By the way- use distilled water for the best results.

Using Oils

Wal writes ..
    I am one who believes that using natural flavors is a great part of home distillation, and that valid flavor variations are superior to poor imitations. With this in mind I have been trying to rationalise the myriad of empirically based recipes. A good starting point is to find out the percentage yield of essential oil from the common herbs and spices used, as these produce the flavors. Knowing how much essential oil is required to produce the desired taste, we can work out the quantity of raw material required. We can macerate this material in alcohol and then redistill, adjusting the taste with clean alcohol, or we can add it to (or above) the mash/wash and distill together.

    A useful site for essential oil yield is: http://www.benzalco.com/ While there check out their pot stills. For details of herbs see: http://www.botanical.com.

    Recipes indicate that 7 drops of essential oil per litre of spirit is the minimum requirement. About 1/2tsp. of essential oil/litre of alcohol (40%abv) seems to be the optimum amount. To be safe, begin by using 1/8 tsp., then add more drops of oil until you are satisfied with the flavor. With anise oil you should not go below proof as the anise oil turns white in water. Extracts are essential oils diluted in alcohol and usually 4 units of extract is equivalent to 1 unit of essential oil. The S.G. of oil is about 0.8kg/l.

    Examples-
    • Anise flavor. Crushed anise seeds give an oil yield of 1.5 - 4%. Assuming a practical 2% yield, 100g of crushed aniseed for each litre of alcohol (50%abv ) should be sufficient.(about 2.5ml or 1/2tsp. of oil). Therefore adding 500g crushed aniseed to a 25l wash should be sufficient for the 5l of alcohol (50%abv) one can obtain. 2tsp. of aniseed weighs approx. 10g while 4 heaped tablespoons weigh about 50g.
    • Orange flavor. Citrus peels have a potential oil yield of 1.5 - 2%. The peel from one orange weighs about 50g. Therefore you need the peel of 3 oranges(150g) for each litre of alcohol (40%abv). This yields about 1/2tsp. of orange oil for each litre of alcohol. You can macerate this amount in alcohol to draw out the oil for liqueurs if you don't mind the orange tinge.
    • Lemon flavor. You need the peel of about 6 lemons for each litre of alcohol (about 2.5ml or 1/2tsp. of essential oil). Literature suggests that a 1000 lemons are required to produce one pound of essential oil. Macerate this amount in alcohol to make limoncello (750ml 40% alcohol,peel from 6lemons, 21/2 cups sugar, 21/4 cups water - macerate for 2-4 weeks.)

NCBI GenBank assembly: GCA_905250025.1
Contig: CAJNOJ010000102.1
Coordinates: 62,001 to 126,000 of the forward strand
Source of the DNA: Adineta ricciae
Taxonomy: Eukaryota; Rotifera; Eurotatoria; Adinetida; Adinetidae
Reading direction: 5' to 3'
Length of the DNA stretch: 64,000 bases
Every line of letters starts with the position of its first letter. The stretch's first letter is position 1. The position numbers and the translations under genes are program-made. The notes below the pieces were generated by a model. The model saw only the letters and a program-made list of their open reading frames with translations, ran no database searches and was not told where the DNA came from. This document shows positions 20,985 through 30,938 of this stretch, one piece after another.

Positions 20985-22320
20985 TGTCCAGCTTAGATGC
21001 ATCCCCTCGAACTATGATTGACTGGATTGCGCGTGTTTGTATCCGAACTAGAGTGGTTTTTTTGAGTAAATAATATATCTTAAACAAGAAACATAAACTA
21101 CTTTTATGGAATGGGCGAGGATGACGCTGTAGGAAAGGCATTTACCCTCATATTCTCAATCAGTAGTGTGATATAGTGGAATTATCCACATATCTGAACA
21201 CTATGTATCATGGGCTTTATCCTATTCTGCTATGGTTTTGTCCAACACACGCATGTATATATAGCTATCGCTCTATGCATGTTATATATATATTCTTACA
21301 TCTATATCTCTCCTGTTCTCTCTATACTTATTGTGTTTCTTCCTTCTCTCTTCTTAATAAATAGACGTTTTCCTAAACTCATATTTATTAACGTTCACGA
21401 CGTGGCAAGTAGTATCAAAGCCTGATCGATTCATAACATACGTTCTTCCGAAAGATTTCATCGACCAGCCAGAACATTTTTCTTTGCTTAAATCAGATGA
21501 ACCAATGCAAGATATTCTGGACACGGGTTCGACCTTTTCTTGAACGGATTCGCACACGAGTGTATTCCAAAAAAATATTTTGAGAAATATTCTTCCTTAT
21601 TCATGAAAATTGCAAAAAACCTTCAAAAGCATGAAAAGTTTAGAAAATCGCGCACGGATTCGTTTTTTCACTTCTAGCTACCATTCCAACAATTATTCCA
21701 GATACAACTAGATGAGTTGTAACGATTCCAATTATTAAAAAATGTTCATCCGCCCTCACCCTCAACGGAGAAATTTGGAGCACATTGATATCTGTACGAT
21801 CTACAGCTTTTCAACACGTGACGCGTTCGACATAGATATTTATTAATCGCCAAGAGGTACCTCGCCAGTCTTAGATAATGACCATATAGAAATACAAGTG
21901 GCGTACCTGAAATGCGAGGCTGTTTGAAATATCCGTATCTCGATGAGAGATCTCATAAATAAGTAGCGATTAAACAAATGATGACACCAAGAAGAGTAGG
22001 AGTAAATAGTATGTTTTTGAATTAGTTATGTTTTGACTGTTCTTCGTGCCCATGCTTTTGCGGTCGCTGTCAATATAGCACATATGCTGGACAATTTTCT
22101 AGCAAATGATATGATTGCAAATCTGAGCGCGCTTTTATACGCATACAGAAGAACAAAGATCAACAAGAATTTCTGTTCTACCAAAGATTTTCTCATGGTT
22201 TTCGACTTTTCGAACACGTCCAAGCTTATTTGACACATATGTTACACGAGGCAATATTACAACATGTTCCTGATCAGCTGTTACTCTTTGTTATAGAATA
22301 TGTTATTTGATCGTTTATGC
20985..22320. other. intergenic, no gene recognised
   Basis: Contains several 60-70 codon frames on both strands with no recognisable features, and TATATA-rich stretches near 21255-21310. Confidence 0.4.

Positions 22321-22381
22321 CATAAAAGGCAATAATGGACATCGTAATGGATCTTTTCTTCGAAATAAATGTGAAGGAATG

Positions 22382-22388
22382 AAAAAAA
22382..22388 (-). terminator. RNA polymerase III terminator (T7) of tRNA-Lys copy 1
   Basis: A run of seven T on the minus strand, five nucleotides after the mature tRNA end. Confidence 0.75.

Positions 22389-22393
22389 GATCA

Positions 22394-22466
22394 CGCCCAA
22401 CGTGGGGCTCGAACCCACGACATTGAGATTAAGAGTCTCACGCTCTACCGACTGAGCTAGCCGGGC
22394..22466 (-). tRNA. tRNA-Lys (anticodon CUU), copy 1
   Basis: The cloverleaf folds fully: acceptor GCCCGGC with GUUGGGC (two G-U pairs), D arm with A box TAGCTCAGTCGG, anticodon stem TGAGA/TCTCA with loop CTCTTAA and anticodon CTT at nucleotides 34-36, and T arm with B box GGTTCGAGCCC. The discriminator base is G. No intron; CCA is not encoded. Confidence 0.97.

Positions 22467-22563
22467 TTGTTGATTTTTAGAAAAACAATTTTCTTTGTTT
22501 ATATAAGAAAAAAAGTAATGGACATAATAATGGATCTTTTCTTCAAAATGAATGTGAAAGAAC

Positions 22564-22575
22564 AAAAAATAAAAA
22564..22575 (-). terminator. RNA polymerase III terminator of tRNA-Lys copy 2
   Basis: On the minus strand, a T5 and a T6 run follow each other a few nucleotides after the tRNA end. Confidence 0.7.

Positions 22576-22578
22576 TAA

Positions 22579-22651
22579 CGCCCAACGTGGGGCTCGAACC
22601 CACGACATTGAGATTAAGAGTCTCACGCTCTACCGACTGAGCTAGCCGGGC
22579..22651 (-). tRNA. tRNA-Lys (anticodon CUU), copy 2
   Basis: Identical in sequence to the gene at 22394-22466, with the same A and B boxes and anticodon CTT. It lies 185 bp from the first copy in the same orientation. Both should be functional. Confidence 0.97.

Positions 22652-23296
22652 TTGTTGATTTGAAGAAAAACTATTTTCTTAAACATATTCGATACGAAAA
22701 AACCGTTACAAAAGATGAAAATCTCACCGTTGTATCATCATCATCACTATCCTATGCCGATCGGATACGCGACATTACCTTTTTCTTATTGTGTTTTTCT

• Gin. It appears to me from 2 sites that of the main ingredients you need are 25g of juniper berries and 12.5g coriander seeds for each litre of alcohol (45%abv). The oil yield from juniper berries is 1.5% and for coriander seeds its 1%. Therefore about 7 drops of juniper oil and 3 drops of coriander oil would be quite sufficient, together with small amounts of the other herbals. Dutch gin is stronger flavored, and historically used malted grains in the mash. The use of pure alcohol is a modern idea.
    • Oak. Wine makers use 1-5g of oak shavings per litre of wine, checking every 2 months until the desired flavor is obtained. A similar quantity would be appropriate for alcohol. American oak has more vanillins than French oak and is preferred for whisky, rum and bourbon. Scotch and rum is aged in casks which held oloroso sherry, and this can be imitated by soaking the chips in dry Spanish oloroso sherry before adding to the alcohol. Toasting oak produces sugars and vanillins, and adding toasted oak to make brandy quickens the process, as French oak being high in tannin takes a while to mellow.
    • Rum. You can use raw sugar to produce light white rums like those from cane syrup or use molasses (50% sugar) for stronger flavors. For the south-east asian arak you can use palm sugar which comes from Thailand and Indonesia and is sold in Chinese grocery stores. Use sherry soaked oak chips to produce gold rum. Add caramel to produce dark rum.
      This gives a good idea of typical ingredients. There is no reason why you cannot make your own according to taste.

    Alcoholic strength effects aroma. The trigger point for volatile citric aromas would appear to be around 40%. Dilute to below that strength and you will kill them. 45% abv appears to be ideal for gin. The flavoring ingredients are all natural and are referred to as 'botanicals'. All gins include juniper and coriander. Gordon's also uses ginger, cassia oil and nutmeg. Beefeater uses bitter orange peel, angelica root and seed. Plymouth's 7 botanicals include sweet orange peel, cardamon . Bombay Sapphire uses cubeb berries, cassia bark, grains of paradise, almonds, lemon peel, liquorice, orris root, angelica root. Typically a fine gin contains 6-10 botanicals. The combination of botanicals is important. Angelica root helps to hold in the volatile citric aromas. In most cases the botanicals are steeped in 45% alcohol.This is then redistilled to release the essential oils from the botanicals (less than 5% of the weight - you can therefore work out your yield). Only the middle run at about 80-85% is used.

More essential oil links from Wal ...